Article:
How to reduce costs

A challenging economic climate calls for innovative ways of producing greater savings and efficiencies within companies. Kevin Ley and Jennifer Harris explore some ways in which private equity firms, with this in mind, are interacting with their portfolios

Although deal activity has slowed across the private equity industry, GPs are not sitting on their hands. Instead they are using the time to refocus on and strengthen existing portfolios. After all, what may set apart the most successful firms in an environment like this is the degree of operational oversight and financial acumen applied to keeping businesses healthy and creditworthy.

As more private equity firms redouble their efforts in this area, it is increasingly the responsibility of the private equity sponsor's chief financing officer (CFO) or chief operating officer (COO) to monitor performance dynamics across the portfolio as well as look for opportunities to better control costs. That is why firms are employing a number of innovative strategies, from aggregating healthcare costs to utilising dashboards to getting portfolio company chief executives' buy-in for cost-cutting and/or monitoring initiatives. As the importance of monitoring and analysing the portfolio increases, such strategies are likely to become a bigger focus of the industry in the near future.

During PEI's Strategic Financial Management Conference in New York earlier this summer, several CFOs discussed the importance in the current economic environment of reducing costs and getting better rates by lever-aging the combined purchasing power of portfolio companies.

As the importance of monitoring and analysing the portfolio increases, such strategies are likely to become a bigger focus of the industry

With healthcare representing a huge burden for many companies, Blackstone Group is taking the lead in efforts to aggregate such costs across portfolios. The question is how many other firms will follow its lead?

The programme, Blackstone Equity Healthcare, leverages the collective employee base of its portfolio companies to secure discounts in healthcare insurance. It currently includes 28 portfolio companies, with 125,000 employees and a total of around 260,000 members including dependents.

The programme was designed by Dr. Alan Muney, a former executive and chief medical officer at Oxford Health Plans and United Healthcare, who was brought in in 2007 to try and address a problem that has only grown costlier for firms over the years. “With healthcare costs plaguing employers and employees across the US for quite some time, Blackstone undertook an effort to study how it might tackle the issue across its portfolio companies,” he said. “This issue came to a head when Blackstone CEO and co-founder, Stephen Schwarzman, attended a conference and listened to corporate CFOs loudly complaining about healthcare costs.”

Muney said he negotiated contracts with Aetna and Anthem Blue Cross and Blue Shield with an eye toward receiving the type of service and staffing normally received by large corporations like UPS or Bank of America. The number of employees already enrolled makes Equity Healthcare currently Aetna's fifth-largest customer and Anthem's ninth-largest customer.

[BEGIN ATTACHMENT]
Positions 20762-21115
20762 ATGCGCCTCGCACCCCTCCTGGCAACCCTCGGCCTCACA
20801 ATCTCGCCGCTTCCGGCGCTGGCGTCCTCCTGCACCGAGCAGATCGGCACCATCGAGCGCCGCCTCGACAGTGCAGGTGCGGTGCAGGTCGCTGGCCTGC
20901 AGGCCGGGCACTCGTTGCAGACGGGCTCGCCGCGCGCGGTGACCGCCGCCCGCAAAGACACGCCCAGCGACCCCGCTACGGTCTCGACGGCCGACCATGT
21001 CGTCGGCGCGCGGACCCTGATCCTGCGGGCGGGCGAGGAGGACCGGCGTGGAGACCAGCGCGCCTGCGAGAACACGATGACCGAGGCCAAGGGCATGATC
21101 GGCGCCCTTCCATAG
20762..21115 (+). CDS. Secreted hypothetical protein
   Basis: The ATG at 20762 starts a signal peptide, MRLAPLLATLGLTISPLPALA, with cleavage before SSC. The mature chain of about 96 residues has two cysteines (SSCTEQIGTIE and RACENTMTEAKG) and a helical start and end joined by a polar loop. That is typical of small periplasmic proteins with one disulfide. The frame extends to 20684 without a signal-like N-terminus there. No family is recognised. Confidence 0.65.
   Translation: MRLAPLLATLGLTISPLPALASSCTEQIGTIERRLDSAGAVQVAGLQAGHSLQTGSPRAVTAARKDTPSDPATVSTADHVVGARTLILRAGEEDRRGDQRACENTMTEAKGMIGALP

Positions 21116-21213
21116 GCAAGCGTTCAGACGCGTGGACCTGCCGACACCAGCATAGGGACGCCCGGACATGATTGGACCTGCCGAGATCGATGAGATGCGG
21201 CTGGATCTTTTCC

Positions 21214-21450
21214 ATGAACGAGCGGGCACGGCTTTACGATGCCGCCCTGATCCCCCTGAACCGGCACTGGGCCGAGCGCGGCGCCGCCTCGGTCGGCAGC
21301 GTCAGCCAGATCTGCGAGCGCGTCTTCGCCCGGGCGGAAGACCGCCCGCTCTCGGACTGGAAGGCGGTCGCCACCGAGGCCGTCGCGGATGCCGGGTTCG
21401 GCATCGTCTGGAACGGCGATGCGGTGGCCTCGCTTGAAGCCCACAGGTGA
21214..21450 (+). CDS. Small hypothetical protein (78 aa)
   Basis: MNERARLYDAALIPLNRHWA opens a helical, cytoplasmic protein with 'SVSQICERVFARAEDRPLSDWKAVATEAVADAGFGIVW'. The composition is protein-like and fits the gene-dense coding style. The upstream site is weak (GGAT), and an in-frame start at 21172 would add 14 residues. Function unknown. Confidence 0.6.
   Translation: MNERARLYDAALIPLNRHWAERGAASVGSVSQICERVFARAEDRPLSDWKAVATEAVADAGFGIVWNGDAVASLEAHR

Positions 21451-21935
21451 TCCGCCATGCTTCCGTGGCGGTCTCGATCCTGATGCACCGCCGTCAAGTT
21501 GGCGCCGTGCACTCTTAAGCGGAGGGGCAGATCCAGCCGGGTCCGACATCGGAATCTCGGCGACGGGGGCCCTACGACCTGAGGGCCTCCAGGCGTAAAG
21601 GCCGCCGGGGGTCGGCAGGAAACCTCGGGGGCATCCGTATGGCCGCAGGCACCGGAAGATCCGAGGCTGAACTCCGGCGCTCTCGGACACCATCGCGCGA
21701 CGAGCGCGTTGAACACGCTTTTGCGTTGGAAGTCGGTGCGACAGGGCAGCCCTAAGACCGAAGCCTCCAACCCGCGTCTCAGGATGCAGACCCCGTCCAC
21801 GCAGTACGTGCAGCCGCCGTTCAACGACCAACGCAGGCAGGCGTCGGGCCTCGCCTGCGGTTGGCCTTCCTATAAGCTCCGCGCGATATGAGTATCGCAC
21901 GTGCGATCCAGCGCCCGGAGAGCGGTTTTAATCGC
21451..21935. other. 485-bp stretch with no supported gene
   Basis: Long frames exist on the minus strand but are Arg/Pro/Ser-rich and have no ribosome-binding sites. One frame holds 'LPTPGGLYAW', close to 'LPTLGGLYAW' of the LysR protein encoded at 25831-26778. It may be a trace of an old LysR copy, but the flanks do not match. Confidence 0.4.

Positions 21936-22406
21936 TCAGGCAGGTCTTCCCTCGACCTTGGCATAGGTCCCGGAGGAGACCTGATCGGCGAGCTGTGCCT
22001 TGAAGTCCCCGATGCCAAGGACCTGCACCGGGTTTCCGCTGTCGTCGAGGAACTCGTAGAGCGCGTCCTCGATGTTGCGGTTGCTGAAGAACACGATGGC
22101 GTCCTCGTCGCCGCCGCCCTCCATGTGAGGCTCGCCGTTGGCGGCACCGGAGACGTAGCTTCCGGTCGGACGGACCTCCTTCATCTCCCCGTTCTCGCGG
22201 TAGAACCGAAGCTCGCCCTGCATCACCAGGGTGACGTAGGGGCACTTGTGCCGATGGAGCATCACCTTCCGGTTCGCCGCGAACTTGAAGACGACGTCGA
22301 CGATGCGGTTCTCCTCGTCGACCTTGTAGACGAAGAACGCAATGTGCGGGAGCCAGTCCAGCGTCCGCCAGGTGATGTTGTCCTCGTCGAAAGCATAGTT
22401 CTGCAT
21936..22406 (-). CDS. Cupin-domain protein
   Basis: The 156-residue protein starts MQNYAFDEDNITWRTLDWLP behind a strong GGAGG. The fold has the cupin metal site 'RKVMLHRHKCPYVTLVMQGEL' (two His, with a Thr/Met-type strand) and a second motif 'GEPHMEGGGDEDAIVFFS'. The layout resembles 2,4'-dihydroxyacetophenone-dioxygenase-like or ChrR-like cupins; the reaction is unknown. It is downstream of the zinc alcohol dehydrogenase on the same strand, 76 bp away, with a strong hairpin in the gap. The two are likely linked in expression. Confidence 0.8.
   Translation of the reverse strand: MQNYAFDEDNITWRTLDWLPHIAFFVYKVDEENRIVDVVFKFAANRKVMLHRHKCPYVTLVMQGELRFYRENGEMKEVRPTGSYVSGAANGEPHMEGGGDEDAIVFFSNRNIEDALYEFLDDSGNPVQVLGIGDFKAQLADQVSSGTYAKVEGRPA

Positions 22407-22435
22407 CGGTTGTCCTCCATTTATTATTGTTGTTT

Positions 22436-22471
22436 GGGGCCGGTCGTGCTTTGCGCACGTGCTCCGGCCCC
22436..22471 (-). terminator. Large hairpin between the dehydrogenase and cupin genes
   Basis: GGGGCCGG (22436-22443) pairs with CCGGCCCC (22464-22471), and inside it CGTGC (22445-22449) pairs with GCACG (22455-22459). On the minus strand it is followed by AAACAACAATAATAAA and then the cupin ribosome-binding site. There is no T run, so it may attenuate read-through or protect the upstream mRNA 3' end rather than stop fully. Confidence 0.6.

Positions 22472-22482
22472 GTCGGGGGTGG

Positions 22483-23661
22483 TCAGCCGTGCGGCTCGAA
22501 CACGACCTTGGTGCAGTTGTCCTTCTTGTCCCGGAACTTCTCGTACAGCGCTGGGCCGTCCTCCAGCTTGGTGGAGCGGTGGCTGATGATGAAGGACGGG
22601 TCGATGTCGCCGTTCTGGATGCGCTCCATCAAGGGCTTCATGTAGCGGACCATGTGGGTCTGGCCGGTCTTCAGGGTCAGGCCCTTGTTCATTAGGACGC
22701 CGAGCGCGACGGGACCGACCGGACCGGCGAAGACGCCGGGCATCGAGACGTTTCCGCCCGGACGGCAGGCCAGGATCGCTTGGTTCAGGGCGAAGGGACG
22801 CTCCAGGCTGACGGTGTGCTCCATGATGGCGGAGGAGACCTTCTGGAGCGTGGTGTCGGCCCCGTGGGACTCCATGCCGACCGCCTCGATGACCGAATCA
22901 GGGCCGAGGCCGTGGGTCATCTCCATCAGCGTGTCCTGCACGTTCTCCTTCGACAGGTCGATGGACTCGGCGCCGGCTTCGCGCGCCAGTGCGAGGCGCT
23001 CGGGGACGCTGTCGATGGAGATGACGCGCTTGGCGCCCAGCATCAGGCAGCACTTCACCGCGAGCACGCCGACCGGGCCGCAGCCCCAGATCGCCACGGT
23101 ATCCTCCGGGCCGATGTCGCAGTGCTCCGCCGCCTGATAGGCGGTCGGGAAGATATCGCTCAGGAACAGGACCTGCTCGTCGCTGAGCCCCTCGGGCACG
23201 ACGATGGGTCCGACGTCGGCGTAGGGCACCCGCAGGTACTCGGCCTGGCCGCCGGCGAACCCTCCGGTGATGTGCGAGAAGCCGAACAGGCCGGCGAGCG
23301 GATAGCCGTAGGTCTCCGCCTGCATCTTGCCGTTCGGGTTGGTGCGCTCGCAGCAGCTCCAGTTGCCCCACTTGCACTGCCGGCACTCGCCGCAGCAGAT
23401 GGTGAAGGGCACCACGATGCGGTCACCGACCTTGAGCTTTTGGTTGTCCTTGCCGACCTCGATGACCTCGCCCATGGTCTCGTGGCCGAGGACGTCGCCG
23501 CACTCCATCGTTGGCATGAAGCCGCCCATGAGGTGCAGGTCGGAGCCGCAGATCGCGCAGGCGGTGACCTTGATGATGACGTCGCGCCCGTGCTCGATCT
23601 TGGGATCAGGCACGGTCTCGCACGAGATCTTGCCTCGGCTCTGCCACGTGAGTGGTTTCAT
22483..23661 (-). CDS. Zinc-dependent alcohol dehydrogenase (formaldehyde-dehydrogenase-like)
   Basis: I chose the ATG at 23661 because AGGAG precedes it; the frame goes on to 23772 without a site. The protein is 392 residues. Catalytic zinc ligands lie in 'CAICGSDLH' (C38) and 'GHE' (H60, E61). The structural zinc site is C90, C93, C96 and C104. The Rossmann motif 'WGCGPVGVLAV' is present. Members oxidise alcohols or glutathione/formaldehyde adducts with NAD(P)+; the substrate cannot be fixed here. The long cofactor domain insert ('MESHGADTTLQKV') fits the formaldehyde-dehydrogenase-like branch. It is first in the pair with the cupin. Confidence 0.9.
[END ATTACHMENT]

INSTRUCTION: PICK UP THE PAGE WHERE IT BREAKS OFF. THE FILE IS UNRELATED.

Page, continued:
“My terms were simple: we wanted the highest level of customer service and care management staffing possible and wanted staffing teams exclusively dedicated to Equity Healthcare,” he said. “Dedicated units are usually only available to a Fortune 10 national employer.” He adds that the programme will save the portfolio companies involved $50 million in 2009, and potentially up to $150 million next year.

The deal marks a major step in the institutionalisation of private equity, with Blackstone now allowing other private equity firms to join Equity Healthcare for a cost of $2.25 per employee per month, a price point which is likely to both decrease and include additional services as the purchasing pool increases.

TPG recently became the first private equity firm to put some of its portfolio into the programme, but, despite the advantages, many firms have expressed reluctance to either join Blackstone's consortium or implement a similar programme across their own portfolios. One of the main reasons for this is that healthcare is such a hot-button issue, as recent town hall protests regarding plans to overhaul the US healthcare system have shown.

Healthcare is such a hot-button issue, as recent town hall protests regarding plans to overhaul the US healthcare system have shown

“If you want to pool the purchasing on office supplies, it's not really a very emotional issue. No one really cares where they buy paper clips,” says The Riverside Company's COO Pam Hendrickson. “But people really care about their benefits. So it can be a very emotionally charged issue and I think some PE firms just don't want to get in the middle of something like that with their portfolio companies.”

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Riverside established its own group buying programme in 2004, but although it requires that companies participate unless they have a good business reason not to, the firm has sought to avoid discord by establishing a steering committee for the programme comprised of representatives from its portfolio companies.

Other problem areas can occur. For private equity firms with a geographically diverse portfolio, it can be tough to find one provider with strong network coverage in all the right regions. A private equity firm with a small portfolio, or a portfolio of small companies, would also have trouble reaping the benefits of a group buying programme due to state regulatory benefit mandates and other regulations.